Adult literacy is measured on a scale of 1 to 5. Level 3 -- equivalent to high school completion -- is the desired threshold for coping with the rapidly changing skill demands of a knowledge-based economy and society. Understanding how literacy is measured allows us to place the issue of adult literacy in context:
- Four out of 10 adult Canadians, age 16 to 65 -- representing 9 million Canadians -- struggle with low literacy. They fall below level 3 on the prose literacy scale.
- Considering those adult Canadians with low literacy, 15 percent have serious problems dealing with any printed materials; an additional 27 per-cent can only deal with simple reading tasks.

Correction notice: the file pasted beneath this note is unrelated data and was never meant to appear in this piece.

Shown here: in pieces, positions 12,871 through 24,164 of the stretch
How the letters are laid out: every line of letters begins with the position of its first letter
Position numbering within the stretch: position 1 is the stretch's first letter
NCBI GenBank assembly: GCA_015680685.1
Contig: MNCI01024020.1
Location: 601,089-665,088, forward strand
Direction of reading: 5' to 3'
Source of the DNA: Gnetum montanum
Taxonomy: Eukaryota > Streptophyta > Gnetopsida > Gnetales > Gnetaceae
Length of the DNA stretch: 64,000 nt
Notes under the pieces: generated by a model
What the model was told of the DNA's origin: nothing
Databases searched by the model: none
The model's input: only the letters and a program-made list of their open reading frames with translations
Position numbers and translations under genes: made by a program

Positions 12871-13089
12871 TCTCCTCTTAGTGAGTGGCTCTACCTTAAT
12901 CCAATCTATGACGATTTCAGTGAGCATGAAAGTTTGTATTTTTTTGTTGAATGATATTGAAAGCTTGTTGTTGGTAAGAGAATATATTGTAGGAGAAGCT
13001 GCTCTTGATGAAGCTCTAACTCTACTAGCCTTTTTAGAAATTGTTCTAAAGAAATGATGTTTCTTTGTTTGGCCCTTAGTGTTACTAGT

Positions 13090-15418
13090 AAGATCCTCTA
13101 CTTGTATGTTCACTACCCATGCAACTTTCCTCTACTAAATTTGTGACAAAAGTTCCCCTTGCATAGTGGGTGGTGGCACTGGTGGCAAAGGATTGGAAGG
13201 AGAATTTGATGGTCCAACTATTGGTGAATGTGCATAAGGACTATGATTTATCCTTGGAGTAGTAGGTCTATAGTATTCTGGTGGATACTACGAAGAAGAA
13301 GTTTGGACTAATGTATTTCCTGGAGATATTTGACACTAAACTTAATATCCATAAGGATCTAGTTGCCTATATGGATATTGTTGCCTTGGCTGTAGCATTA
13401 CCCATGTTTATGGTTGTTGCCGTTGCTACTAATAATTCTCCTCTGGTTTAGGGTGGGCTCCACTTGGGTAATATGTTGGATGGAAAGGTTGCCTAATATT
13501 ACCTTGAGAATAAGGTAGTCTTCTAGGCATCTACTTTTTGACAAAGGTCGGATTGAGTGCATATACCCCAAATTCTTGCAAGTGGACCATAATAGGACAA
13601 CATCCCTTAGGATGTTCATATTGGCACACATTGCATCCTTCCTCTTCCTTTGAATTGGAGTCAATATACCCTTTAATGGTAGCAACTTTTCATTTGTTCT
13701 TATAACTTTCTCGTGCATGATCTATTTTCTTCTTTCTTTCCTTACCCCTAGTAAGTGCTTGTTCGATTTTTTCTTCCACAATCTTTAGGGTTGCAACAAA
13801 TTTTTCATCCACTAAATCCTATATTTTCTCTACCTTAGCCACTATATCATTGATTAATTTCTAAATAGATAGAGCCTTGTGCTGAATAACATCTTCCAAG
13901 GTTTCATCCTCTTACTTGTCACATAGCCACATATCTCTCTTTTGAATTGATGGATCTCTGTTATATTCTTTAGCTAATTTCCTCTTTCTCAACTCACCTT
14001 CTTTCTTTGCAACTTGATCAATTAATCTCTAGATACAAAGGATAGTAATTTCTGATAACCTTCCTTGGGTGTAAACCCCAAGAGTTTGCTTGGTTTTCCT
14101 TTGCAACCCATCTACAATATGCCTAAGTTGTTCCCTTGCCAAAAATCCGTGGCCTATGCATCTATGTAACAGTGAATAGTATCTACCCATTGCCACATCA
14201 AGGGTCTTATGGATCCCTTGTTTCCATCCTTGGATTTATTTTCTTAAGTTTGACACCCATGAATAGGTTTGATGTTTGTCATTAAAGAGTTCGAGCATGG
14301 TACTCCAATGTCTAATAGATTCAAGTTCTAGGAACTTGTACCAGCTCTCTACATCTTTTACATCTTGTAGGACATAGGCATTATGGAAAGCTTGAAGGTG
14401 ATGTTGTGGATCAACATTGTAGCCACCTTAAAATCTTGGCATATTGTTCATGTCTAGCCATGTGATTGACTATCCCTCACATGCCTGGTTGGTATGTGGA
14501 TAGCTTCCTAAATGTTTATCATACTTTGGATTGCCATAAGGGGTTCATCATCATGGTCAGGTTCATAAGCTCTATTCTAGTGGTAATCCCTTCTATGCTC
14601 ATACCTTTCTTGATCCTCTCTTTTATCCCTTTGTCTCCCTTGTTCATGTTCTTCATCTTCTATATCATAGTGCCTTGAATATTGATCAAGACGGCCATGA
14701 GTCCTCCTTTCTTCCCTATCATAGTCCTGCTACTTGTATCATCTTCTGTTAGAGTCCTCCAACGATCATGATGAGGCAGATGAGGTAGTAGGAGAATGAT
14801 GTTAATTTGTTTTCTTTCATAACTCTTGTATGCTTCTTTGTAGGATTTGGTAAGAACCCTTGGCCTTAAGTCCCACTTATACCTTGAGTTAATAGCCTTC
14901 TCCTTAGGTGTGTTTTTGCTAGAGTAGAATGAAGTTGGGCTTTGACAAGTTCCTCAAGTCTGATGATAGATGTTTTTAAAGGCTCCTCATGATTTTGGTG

- In 2003, about 62% of employed Canadians between the ages of 16 and 65 had average scores in the document domain at Level 3 or above.
- In 2003, nearly 3.1 million Canadians aged 16 to 65 were at proficiency Level 1 on the prose literacy scale (below middle school skills), while another 5.8 million were at Level 2 (below high school skills).
- Less than half of those who contact a literacy organization actually enroll in a program and of those who enroll, 30 percent drop out.
- Less than 10 percent of Canadians who could benefit from literacy upgrading programs actually enroll. Research indicates that barriers like job or money problems, lack of childcare and transportation are some of the reasons that prevent people from enrolling.
We created a factsheet about the impact of literacy and how we work to empower adults, which can be downloaded from here. For more information about literacy and our work, please see the Literacy in the News section.